Water Quality Model Passes Another Test

Feb 25, 2010 By Don Comis
Water Quality Model Passes Another Test
ARS researchers tested the SWAT (Soil and Water Assessment Tool) model on the Warner Creek watershed near Frederick, MD, and found it could accurately predict pollutant levels over the long term in the small watershed, which is a mix of farm, forest and urban lands. Photo courtesy of Aisha Sexton, ARS.

(PhysOrg.com) -- A test of the SWAT (Soil and Water Assessment Tool) model on a small watershed with poor water quality in Maryland showed that the model accurately estimated pollutant levels over the long term, according to Agricultural Research Service (ARS) scientists and cooperators.

Water resources engineer Aisha Sexton and soil scientist Ali Sadeghi, at the ARS Hydrology and Remote Sensing Laboratory in Beltsville, Md., worked with Adel Shirmohammadi of the University of Maryland-College Park on an eight-year study of the Warner Creek watershed in Frederick County, Md.

This approximately one-square-mile watershed drains into a tributary of the Monocacy River. High levels of nitrogen and phosphorus flow from the 966-square-mile Monocacy River Basin into the Chesapeake Bay, mostly from cattle manure and crop fertilizers. The Warner Creek watershed is a mix of farm, forest and urban lands.

The researchers found the SWAT model to be accurate in mixed land use watersheds in the Piedmont physiographic region studied, and thus suitable for use in the Total Maximum Daily Load (TMDL) program of the U.S. (EPA).

This program sets limits on pollutants such as silt, nitrogen, phosphorus, pesticides, mercury and bacteria for about 40,000 bodies of water that EPA has found to have poor . EPA lists the Monocacy River and the among 501 bodies of water in Maryland that are significantly polluted.

Sexton, Sadeghi and Shirmohammadi found that the model performed best on a yearly and multi-year basis. This indicates that SWAT would work well for TMDL assessments, particularly those estimating the long-term effects of conservation practices and weather variability.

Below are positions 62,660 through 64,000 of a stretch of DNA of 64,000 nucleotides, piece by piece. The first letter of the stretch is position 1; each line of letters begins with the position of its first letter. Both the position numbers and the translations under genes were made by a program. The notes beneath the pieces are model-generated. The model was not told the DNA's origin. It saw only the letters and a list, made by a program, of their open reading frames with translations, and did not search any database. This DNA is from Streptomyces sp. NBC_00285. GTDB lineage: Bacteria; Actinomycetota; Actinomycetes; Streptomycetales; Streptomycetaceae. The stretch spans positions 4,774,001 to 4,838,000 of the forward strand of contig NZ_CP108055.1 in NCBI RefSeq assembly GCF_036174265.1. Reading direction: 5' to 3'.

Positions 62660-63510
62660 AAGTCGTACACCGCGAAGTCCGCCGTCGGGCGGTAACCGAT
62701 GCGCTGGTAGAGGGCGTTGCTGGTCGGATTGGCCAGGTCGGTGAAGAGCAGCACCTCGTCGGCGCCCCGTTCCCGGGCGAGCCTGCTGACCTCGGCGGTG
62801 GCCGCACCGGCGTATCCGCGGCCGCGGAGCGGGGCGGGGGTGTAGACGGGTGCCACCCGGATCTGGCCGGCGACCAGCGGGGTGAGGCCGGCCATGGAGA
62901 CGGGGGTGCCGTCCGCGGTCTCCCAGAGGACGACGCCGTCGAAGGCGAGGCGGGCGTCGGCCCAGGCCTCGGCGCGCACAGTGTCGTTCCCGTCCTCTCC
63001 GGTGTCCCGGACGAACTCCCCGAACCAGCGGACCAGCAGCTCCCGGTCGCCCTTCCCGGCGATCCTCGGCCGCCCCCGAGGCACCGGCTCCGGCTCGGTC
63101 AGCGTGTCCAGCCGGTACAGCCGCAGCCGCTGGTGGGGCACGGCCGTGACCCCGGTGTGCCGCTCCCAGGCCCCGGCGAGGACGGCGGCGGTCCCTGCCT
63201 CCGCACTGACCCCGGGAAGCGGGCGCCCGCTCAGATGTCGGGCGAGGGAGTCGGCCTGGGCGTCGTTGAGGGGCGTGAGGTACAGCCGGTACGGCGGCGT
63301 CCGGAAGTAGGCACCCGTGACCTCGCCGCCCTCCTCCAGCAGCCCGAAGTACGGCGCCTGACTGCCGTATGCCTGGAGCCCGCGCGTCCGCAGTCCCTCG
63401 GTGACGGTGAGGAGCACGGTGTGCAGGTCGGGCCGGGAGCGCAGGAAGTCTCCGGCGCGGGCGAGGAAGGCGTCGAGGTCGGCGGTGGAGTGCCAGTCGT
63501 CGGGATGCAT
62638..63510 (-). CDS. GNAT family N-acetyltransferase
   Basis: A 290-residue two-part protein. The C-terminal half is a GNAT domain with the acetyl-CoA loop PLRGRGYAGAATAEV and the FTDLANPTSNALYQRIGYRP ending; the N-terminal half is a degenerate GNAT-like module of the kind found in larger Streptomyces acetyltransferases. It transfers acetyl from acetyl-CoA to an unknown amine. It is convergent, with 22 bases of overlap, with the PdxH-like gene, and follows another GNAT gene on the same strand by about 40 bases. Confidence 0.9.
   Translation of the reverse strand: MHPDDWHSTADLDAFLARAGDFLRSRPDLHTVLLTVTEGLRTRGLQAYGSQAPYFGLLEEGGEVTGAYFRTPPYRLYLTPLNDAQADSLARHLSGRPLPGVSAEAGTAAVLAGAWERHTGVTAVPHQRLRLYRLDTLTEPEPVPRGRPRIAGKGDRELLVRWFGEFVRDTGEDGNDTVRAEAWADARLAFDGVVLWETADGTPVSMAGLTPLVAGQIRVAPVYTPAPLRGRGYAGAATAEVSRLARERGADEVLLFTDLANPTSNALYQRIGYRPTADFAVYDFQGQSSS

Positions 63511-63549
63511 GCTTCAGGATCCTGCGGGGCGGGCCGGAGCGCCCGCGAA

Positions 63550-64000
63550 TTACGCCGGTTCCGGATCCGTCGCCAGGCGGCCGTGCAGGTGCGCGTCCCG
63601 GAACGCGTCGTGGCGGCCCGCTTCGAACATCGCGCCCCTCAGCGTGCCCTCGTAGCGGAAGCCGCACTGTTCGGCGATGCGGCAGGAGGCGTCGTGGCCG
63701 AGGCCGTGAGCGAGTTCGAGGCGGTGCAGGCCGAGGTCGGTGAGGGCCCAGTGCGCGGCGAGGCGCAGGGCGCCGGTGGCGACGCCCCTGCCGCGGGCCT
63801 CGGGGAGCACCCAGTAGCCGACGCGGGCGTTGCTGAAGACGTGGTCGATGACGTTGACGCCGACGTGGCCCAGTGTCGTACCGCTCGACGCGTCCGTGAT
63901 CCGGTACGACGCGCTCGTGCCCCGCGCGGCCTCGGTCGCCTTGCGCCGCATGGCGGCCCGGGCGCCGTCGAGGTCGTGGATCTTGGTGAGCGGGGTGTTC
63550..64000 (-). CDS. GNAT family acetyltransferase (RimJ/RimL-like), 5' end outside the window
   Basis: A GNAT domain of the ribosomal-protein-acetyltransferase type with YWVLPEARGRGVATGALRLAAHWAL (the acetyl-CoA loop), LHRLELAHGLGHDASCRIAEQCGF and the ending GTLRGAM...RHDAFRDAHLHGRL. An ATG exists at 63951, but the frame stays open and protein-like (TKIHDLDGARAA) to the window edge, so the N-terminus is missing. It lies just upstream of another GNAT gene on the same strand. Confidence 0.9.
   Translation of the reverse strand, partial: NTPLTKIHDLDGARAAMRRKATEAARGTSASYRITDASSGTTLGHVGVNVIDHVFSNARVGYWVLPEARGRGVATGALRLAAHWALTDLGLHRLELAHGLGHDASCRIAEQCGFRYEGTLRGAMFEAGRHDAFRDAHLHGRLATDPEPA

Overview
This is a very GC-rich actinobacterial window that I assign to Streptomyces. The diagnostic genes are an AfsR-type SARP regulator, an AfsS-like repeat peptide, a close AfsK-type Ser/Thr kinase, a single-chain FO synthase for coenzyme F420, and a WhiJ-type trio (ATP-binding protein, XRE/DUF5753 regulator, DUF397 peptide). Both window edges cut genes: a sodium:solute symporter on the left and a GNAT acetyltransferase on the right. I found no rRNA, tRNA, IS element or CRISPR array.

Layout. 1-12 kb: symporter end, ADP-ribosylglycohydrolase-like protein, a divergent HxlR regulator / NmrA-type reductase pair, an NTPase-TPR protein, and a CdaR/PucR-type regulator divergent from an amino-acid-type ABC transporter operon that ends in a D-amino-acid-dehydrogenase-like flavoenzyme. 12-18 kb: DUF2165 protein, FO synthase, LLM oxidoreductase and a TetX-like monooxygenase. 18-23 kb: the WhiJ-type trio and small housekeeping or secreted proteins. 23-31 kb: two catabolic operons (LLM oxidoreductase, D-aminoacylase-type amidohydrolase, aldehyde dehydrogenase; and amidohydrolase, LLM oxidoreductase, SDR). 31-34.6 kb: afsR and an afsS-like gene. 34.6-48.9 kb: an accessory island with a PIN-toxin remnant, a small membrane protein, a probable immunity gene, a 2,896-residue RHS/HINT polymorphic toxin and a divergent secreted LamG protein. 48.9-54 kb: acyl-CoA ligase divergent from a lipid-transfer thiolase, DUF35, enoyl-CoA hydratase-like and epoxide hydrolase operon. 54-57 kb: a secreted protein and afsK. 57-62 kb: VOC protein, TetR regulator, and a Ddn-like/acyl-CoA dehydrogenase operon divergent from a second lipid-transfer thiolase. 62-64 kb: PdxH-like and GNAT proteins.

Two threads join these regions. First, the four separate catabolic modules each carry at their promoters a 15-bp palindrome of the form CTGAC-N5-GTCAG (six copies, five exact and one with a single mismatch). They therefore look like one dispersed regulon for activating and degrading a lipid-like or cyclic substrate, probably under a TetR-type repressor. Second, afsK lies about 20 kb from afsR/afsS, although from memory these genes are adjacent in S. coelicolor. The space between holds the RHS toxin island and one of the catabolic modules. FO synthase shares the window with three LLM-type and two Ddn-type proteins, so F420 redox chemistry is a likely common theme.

A team of ARS agricultural engineers in Temple, Texas, led by Jeff Arnold, first developed the SWAT model in the early 1990s, using 30 years of ARS research data. The team maintains a website to support model users and continually updates the model. SWAT has users in more than 40 countries.

Explore further: Pipeline that leaked wasn't equipped with auto shut-off

More information: swatmodel.tamu.edu/

Related Stories

Pointing a finger at the source of fecal bacteria

May 23, 2007

Excessive levels of fecal bacteria were to blame for almost 60 percent of Nebraska streams deemed impaired by federal and state environmental laws in 2004. In order to develop effective pollution-control strategies, ...

Squeezing More Crop Out of Each Drop of Water

Oct 09, 2009

(PhysOrg.com) -- Studies in China and Colorado by Agricultural Research Service (ARS) scientists and cooperators have revealed some interesting tactics on how to irrigate with limited water, based on a crop’s ...

Recommended for you

Pipeline that leaked wasn't equipped with auto shut-off

May 24, 2015

The pipeline that leaked thousands of gallons of oil on the California coast was the only pipe of its kind in the county not required to have an automatic shut-off valve because of a court fight nearly three ...

California farmers agree to drastically cut water use

May 23, 2015

California farmers who hold some of the state's strongest water rights avoided the threat of deep mandatory cuts when the state accepted their proposal to voluntarily reduce consumption by 25 percent amid ...

User comments : 0

Please sign in to add a comment. Registration is free, and takes less than a minute. Read more

Click here to reset your password.
Sign in to get notified via email when new comments are made.